Scientists unable to recreate chemical reaction suspected in New Mexico radiation leak

Fri Jun 27, 2014 11:51pm EDT

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(Reuters) - Government scientists have not been able to replicate a chemical reaction suspected of causing a radiation leak at a U.S. nuclear waste dump in New Mexico, complicating efforts to understand what went wrong, a U.S. Energy Department official said Friday.

The Waste Isolation Pilot Plant, where drums of radioactive refuse from nuclear weapons sites and laboratories are buried in salt caverns 2,100 feet (640 meters) underground, has been shut down since Feb. 14 when at least one drum ruptured.

The mishap near the town of Carlsbad exposed 22 workers at the facility with low levels of radiation and ranked as its worst accident and one of the few blemishes on its safety record since it opened in 1999. The facility is the nation’s only underground repository for so-called transuranic waste.

Shipments from U.S. nuclear labs of tools, rags and other debris contaminated with radioisotopes such as plutonium are on hold indefinitely as scientists probe the accident.

Investigators have said a chemical reaction between nitrate salts and organic kitty litter used as an absorbent generated sufficient heat to melt seals on at least one drum of contaminated sludge, which had originally come from the Los Alamos National Laboratory near Santa Fe.

But experiments conducted by scientists from Los Alamos and other U.S. nuclear labs have failed to reproduce the chemical reaction, and hundreds of drums of similarly packaged nuclear waste are still intact, said Energy Department spokeswoman Lindsey Geisler.

“There’s still a lot we don’t know,” she said.

Managers of the Waste Isolation Pilot Plant have said it may take as long as three years for the facility to be fully operational, complicating disposal of containers of transuranic waste stored above ground at nuclear research complexes such as Los Alamos and Idaho National Laboratory.

Officials at Los Alamos last month notified New Mexico they would not be able to meet a June 30 deadline to remove drums of waste stored on a mesa where they could be threatened by wildfires.

Idaho National Laboratory faces a 2018 deadline to remove drums and boxes of transuranic waste sent to the eastern Idaho desert for storage from a defunct federal nuclear weapons-making plant outside Denver.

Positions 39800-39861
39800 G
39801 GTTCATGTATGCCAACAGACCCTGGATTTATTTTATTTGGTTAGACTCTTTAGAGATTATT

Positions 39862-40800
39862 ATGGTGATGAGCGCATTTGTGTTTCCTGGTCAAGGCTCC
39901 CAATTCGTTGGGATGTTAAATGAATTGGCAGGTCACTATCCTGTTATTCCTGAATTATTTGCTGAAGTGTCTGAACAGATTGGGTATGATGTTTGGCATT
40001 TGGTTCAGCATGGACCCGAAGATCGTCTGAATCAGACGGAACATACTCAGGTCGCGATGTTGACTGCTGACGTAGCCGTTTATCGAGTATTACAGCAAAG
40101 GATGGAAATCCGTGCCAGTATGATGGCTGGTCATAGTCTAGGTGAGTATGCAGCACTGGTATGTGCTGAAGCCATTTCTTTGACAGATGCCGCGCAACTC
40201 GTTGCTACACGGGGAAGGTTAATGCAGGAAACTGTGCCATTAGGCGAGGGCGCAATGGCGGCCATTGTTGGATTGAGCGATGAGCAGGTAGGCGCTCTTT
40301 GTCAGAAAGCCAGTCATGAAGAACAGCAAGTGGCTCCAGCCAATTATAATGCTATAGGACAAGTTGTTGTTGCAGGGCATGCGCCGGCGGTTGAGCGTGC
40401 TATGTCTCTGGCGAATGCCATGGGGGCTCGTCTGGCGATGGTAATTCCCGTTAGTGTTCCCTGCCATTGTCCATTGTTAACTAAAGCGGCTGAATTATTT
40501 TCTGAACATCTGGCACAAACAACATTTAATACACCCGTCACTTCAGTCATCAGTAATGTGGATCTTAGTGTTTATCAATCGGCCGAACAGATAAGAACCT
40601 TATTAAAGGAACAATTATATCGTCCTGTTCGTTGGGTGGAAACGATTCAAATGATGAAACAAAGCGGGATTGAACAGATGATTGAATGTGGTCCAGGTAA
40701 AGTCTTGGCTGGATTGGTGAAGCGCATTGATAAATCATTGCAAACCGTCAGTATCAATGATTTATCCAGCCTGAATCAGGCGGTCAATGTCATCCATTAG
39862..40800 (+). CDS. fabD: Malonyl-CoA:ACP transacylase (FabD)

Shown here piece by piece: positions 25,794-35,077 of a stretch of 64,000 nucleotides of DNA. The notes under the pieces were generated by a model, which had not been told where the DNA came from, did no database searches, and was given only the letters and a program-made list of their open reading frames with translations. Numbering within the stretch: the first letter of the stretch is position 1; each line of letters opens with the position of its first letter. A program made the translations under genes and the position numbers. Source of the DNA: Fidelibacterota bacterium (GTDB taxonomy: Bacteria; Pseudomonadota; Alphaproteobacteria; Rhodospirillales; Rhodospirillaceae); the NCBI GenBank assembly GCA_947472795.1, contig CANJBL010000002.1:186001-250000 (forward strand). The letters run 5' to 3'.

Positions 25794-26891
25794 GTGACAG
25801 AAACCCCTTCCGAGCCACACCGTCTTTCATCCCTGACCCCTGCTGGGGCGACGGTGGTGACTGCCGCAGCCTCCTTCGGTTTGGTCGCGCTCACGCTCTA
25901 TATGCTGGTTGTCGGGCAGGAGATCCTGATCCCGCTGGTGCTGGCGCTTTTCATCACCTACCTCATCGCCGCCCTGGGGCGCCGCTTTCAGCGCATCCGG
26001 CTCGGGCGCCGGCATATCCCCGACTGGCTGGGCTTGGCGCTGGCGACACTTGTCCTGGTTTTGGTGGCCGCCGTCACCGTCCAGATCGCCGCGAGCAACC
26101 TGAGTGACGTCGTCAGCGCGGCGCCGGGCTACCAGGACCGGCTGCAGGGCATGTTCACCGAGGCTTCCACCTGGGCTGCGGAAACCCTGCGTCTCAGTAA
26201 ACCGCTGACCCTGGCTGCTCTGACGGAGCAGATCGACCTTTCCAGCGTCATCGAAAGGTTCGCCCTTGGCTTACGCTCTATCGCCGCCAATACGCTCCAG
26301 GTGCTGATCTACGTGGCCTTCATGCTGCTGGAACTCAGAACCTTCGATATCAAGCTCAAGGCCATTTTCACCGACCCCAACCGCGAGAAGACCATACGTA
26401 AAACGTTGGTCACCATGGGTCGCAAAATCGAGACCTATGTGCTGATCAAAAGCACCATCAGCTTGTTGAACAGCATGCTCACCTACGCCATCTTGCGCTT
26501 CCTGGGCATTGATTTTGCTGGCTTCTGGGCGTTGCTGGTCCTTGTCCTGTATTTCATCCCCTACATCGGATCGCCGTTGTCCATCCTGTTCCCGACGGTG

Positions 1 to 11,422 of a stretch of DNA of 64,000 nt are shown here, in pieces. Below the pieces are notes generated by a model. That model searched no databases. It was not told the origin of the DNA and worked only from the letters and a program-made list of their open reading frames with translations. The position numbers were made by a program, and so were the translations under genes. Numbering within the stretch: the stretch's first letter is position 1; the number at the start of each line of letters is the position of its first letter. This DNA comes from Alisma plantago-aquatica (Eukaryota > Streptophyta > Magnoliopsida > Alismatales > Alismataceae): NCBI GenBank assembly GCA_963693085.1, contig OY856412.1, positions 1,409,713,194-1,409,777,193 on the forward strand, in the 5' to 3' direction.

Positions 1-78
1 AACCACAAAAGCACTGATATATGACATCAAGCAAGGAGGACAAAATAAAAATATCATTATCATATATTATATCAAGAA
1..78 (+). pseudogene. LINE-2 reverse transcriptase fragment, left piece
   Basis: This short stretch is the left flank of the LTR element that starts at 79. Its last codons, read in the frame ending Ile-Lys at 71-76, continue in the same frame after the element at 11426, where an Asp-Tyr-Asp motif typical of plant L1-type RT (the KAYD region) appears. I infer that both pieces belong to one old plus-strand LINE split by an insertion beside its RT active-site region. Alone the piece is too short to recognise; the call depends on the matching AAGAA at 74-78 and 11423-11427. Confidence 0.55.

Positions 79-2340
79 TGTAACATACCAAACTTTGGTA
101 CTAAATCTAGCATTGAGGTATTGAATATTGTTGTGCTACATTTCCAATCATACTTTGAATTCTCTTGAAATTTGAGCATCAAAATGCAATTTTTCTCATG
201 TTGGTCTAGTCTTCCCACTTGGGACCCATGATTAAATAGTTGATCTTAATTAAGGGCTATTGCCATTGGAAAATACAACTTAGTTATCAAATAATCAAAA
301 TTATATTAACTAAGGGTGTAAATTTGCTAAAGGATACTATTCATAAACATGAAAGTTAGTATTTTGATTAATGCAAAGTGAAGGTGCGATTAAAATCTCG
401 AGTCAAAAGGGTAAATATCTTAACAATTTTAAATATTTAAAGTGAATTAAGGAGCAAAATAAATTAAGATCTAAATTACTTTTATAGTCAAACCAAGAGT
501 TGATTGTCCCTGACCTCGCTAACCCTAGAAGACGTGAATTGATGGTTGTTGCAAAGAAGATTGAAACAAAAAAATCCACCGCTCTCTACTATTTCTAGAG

Geisler said the Energy Department was reviewing disposal options but she could not provide details.

(Reporting by Laura Zuckerman in Salmon, Idaho, Editing by Alex Dobuzinskis and Ken Wills)

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Comments (4)
AnotherNobody wrote:
They are using organic Kitty litter! Maybe they should investigate what else is in the cat litter first. A lot of that stuff comes from China so who really knows what other fillers are in the litter that could be reacting with the other chemicals.

Jun 28, 2014 4:16am EDT  --  Report as abuse
morbas wrote:
transuranic waste : “alpha emitting transuranic radionuclides possessing half-lives greater than 20 years” wikipedia

We need infrastructure funds, anticipating what I will tweet next…?
The only permanent storage is on the Sun, yet we still depend on expensive (relatively unreliable) rocket propulsion for LEO insertion!

Congress must open up infrastructure projects to enable USA economics. Reduce/eliminate naval shipping that uses waste grade oil fuel. Switch to North/Central/South America Rail infrastructure to include a Trans-Bearing Strait route as a matter of efficiency. Re-Engineer rail gauge for reliability and speed. Make Truck/rail/freeway portals at interstate intersections, thus reducing fuel consumption and promoting local electric transport. Build national level canals for water distribution relieving drought by using excessive fresh water run of. We might then improve CO2 sequester by irrigating our mid plane deserts. One of the canal paths through the Rockies could be coupled with a SF to Denver Maglev 2G space ramp using a common power generation infrastructure. Thus promoting Maglev transit as a spinoff of Space Access Maglev launch capacity.
We should build on a strategic infrastructure designed to make USA a Global transportation hub, linking Americas (North Central South) to the old world. Not because this is easy or hard, because this will be our challenge, we must be willing to better mankind.
morbas(i)

Jun 28, 2014 7:27am EDT  --  Report as abuse
put this stuff in the trench in pacific where one continental plate rides over another, only the heat and pressure of the earth can recycle this stuff

Jun 28, 2014 9:56am EDT  --  Report as abuse
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